Intelligent Design Theory isn’t

(Warning! This post contains spoilers for the end of Battlestar Galactica. I’ll put them after the jump so you can safely read everything that appears on the home page.)

You’ll be forgiven if you think my title means that ID theory isn’t intelligent, heck I couldn’t honestly disagree with the sentiment, but what I was really thinking was that ID isn’t really a theory. At least not in the strict scientific sense of the word, I suppose you could call it a theory in the same loose sense that the wild speculation of college students as they pass a bong around could be called theories.

I don’t want to be unfair here, I really don’t. It’s just that as far as I can understand, ID theory is that an intelligence, as yet undetected, either is acting or has acted in the past to effect change in the development of life on Earth, through unknown mechanisms. That’s not a summary, that’s the entire thing.

ID used to be touted as a secular, scientific theory that had no relation to the overtly religious creationists, but that seems to have been dropped recently, perhaps after the Dover-Kitzmiller trial they didn’t see a point in maintaining the masquerade. Or at least, all the sites I looked at during this writing were overtly Christian, and many cited the Bible either as evidence, or as a sort of yardstick by which evidence should be judged. Presumably if I looked enough I could find one doing both at once.

But a thing shouldn’t be judged by its weakest examples. So I Googled “evidence for intelligent design” and found lots of examples of people assuming that if evolution fails, ID wins by default.

As I mentioned a couple months ago on my post about Noah’s Ark, science doesn’t work that way. Your hypothesis can’t win by tearing down the opposition, it has to be able to stand on its own merits.

Worse, most of the claims of evidence against evolution aren’t about it at all, but the big bang or the theory of abiogenesis. Abiogenesis is not a robust theory, and may therefore seem like an easy target, but it still stands pretty strongly against people talking about breaking down broths of bacteria to their base molecules and calculating the odds of a bacterium reconstructing itself.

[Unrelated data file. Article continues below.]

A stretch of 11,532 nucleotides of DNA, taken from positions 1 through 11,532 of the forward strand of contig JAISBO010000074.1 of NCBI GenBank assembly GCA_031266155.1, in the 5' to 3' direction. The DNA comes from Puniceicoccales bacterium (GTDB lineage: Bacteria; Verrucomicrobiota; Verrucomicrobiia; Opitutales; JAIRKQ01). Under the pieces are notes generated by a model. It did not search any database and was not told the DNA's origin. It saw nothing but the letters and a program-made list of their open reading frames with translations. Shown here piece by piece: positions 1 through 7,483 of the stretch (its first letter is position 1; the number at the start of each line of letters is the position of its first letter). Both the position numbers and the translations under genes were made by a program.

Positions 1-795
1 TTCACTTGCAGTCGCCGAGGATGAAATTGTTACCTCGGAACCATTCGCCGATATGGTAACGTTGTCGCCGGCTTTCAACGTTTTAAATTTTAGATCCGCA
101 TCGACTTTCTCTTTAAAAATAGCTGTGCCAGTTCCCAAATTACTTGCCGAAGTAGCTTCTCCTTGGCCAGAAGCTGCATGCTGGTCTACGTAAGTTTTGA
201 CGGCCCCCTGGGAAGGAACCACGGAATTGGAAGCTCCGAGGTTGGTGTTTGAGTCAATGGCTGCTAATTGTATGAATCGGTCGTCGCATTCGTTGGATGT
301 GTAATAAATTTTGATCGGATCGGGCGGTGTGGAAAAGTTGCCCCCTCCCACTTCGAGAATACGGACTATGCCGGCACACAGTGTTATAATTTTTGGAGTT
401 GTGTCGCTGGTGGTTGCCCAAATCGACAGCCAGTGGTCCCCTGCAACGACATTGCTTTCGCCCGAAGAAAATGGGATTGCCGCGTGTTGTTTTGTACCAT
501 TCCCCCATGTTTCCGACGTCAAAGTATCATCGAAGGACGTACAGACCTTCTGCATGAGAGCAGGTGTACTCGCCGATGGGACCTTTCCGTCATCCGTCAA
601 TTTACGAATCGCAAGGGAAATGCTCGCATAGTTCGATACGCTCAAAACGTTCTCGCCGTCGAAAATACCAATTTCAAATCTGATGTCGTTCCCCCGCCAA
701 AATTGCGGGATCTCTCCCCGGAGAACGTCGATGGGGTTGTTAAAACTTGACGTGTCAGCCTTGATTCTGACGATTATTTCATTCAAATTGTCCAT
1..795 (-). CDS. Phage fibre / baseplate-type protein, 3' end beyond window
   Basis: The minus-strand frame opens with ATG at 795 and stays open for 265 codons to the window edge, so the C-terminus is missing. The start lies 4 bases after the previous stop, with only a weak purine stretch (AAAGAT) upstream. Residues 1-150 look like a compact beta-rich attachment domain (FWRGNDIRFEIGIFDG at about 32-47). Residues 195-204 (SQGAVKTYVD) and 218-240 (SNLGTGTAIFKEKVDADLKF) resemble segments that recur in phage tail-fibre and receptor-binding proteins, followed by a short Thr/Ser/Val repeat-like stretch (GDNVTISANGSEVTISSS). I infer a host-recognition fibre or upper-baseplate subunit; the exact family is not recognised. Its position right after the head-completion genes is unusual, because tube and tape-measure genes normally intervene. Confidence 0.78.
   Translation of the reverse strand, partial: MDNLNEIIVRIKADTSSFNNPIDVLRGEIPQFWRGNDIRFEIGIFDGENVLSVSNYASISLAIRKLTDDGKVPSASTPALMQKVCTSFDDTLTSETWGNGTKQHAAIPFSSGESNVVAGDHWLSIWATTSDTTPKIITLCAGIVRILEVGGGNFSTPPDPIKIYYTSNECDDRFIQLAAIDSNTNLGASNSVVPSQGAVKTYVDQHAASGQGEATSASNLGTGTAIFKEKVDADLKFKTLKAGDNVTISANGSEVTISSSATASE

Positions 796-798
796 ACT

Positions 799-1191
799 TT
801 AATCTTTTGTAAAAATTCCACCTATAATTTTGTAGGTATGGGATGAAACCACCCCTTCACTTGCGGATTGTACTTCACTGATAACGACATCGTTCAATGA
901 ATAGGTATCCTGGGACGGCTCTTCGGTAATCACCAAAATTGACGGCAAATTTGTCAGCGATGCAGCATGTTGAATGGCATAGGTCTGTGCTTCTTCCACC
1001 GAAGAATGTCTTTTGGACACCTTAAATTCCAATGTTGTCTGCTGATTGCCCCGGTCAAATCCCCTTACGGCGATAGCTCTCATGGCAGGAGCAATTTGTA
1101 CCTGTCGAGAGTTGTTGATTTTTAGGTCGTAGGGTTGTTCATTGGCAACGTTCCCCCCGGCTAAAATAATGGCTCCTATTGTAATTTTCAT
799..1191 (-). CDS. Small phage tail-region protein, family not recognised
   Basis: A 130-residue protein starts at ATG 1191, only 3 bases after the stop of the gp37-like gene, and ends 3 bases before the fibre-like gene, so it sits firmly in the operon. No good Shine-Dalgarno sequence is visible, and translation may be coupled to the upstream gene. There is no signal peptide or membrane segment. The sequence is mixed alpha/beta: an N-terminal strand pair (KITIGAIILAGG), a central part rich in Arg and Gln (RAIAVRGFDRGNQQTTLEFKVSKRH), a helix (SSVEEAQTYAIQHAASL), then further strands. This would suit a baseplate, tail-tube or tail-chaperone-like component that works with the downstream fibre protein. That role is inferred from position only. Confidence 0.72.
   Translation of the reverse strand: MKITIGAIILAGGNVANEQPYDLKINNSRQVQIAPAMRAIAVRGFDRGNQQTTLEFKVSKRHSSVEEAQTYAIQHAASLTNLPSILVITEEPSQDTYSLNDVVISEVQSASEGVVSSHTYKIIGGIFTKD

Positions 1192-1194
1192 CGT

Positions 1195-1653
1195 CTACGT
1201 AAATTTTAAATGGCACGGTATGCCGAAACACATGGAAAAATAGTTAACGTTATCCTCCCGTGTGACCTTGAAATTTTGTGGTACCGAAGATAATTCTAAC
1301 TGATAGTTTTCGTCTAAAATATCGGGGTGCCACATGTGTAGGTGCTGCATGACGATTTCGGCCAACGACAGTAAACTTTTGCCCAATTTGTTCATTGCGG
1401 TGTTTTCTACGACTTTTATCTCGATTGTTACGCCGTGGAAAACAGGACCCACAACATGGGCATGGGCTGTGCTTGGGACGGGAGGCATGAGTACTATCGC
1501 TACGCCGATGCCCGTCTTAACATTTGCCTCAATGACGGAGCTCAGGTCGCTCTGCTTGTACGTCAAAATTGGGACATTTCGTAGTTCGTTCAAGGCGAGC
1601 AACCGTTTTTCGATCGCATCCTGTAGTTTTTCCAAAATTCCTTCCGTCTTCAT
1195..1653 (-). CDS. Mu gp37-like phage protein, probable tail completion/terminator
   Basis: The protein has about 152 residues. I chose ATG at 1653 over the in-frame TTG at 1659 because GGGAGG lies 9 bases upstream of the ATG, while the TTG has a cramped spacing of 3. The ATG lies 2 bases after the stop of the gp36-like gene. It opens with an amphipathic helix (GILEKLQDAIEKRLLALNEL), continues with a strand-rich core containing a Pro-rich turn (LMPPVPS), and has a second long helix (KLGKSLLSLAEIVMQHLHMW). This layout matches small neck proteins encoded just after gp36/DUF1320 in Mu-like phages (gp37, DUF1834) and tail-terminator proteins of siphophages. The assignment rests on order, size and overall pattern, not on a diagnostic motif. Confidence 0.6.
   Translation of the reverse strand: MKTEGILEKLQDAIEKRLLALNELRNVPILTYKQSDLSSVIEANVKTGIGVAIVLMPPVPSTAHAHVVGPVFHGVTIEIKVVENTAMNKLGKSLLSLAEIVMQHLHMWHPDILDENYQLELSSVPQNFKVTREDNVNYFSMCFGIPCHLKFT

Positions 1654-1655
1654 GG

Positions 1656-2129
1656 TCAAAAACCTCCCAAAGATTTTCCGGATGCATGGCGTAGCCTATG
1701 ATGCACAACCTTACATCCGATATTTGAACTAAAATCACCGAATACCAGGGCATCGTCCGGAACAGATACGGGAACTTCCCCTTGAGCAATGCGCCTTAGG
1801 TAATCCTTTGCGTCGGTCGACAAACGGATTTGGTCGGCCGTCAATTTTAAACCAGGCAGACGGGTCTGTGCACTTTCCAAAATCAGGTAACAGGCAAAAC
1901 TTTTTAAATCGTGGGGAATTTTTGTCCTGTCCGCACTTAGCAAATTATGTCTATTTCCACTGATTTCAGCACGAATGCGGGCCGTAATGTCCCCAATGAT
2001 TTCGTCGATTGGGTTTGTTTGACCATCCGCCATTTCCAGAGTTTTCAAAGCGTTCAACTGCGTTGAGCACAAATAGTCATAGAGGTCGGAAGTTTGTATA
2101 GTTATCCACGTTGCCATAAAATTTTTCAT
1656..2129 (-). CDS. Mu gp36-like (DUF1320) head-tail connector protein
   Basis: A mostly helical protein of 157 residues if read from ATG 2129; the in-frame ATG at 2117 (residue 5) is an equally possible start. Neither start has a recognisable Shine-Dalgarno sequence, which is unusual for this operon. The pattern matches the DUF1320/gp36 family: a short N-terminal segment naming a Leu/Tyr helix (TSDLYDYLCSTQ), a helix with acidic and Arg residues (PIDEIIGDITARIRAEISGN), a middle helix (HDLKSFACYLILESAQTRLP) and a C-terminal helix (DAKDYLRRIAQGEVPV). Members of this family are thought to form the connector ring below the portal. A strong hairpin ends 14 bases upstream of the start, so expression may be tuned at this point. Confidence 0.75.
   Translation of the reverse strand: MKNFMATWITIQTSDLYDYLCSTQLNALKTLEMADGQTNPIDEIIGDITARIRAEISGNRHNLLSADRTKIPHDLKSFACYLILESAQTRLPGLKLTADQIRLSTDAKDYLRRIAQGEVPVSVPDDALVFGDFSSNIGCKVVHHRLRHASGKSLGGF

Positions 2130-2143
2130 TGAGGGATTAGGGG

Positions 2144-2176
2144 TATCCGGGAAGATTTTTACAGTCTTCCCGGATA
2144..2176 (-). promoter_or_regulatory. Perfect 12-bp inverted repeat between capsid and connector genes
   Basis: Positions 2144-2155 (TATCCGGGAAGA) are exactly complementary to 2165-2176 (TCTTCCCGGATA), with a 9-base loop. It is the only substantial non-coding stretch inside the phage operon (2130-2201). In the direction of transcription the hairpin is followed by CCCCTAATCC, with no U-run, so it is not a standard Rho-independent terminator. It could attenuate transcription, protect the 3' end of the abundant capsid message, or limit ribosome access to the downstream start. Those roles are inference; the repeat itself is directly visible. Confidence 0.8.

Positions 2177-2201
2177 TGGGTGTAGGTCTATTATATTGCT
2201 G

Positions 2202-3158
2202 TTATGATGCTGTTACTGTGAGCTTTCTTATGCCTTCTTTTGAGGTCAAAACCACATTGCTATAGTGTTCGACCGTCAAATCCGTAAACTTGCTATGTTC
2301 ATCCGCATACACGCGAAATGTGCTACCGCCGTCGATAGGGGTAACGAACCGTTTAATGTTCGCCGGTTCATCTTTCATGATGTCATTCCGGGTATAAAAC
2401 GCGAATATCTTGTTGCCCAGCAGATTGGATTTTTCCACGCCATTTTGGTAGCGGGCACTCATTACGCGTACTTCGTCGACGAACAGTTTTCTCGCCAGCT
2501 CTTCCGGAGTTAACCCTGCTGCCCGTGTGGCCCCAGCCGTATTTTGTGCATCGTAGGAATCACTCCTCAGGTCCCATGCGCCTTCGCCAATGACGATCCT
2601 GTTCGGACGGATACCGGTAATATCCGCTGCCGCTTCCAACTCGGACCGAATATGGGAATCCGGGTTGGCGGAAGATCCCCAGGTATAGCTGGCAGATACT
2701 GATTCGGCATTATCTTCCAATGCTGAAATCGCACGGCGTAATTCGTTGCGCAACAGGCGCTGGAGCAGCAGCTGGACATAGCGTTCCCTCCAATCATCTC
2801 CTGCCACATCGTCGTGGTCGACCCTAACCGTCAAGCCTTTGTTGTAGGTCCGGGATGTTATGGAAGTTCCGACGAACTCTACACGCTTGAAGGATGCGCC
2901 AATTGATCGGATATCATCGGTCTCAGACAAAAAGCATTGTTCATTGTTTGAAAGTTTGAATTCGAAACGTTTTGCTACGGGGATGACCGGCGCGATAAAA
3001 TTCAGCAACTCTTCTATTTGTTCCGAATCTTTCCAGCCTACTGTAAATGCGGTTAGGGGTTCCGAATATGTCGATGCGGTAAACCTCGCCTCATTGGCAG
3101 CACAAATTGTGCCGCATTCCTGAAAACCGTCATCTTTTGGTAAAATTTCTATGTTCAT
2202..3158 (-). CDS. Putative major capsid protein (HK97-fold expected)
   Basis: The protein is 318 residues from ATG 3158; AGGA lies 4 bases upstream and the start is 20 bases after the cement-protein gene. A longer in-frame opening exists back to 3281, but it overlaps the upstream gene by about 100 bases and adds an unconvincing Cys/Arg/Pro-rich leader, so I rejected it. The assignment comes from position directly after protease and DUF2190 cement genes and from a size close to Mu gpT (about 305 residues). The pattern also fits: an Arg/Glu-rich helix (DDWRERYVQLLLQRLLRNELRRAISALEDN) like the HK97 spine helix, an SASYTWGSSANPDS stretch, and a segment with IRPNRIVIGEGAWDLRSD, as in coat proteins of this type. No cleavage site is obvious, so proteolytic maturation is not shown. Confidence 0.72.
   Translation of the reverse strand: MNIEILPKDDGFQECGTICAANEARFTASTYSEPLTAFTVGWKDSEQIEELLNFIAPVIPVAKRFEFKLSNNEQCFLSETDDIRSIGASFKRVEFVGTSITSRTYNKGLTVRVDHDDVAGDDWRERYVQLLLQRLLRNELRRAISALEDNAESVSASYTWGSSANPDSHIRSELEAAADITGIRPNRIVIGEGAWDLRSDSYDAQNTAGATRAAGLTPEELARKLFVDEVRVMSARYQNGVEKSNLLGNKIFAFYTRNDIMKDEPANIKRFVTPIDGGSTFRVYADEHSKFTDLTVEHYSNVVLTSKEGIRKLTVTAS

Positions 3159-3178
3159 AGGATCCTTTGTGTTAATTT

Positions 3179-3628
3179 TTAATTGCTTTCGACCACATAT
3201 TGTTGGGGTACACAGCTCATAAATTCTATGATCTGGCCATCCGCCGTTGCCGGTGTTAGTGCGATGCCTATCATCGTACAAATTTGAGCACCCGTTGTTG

This is all a massive digression, however. Because I thought of something that would be actual evidence for ID, were it to happen for real, and that’s the ending of Battlestar Galactica. Spoilers ahead!

Seriously, if you keep reading don’t whine to me about giving away the ending.

***

In the last episode, the stricken ship jumps blindly to the coördinates provided by (literally!) deus ex machina and finds themselves orbiting an unknown moon of an unknown planet. They dramatically pass around the moon to see a blue world featuring the unmistakable shape of Africa! It’s a powerful moment, and many people agree that it’s best to turn off the show right there and consider that the end.

But it does go on, it eventually turns out that they have arrived at our Earth some 150,000 years ago. And the humans already living on Earth are genetically compatible with the humans of Kobol. It’s implied that the refugee fleet integrated with the natives and that we’re all descended from both, and it’s all but explicitly stated that the cylon-human hybrid girl is Mitochondrial Eve, ancestor to all humans living today.

This is the sort of thing that would be evidence of intelligent design. Our closest living relative is the chimpanzee, and we aren’t compatible. Finding life on another planet that is not only made of the same stuff, but that we could successfully breed with is basically impossible without some serious meddling, meddling on a staggering scale of a sort we can only begin to speculate about mechanisms for. Beings that could do that may not be actual gods, but from our perspective down here they could easily look like them.

So if you are a serious supporter of ID theory, you should also be supporting research into extra-solar exploration. That strongest evidence you could possibly find will be on another world, and as a bonus whatever you find there pretty much can’t be considered evidence against ID, no matter how weird it may be.

Let’s get out there and find some strange new worlds!

About Leo Tarvi

Mostly fictional.

Posted on January 2, 2012, in Daily Post and tagged , , , , , . Bookmark the permalink. 1 Comment.

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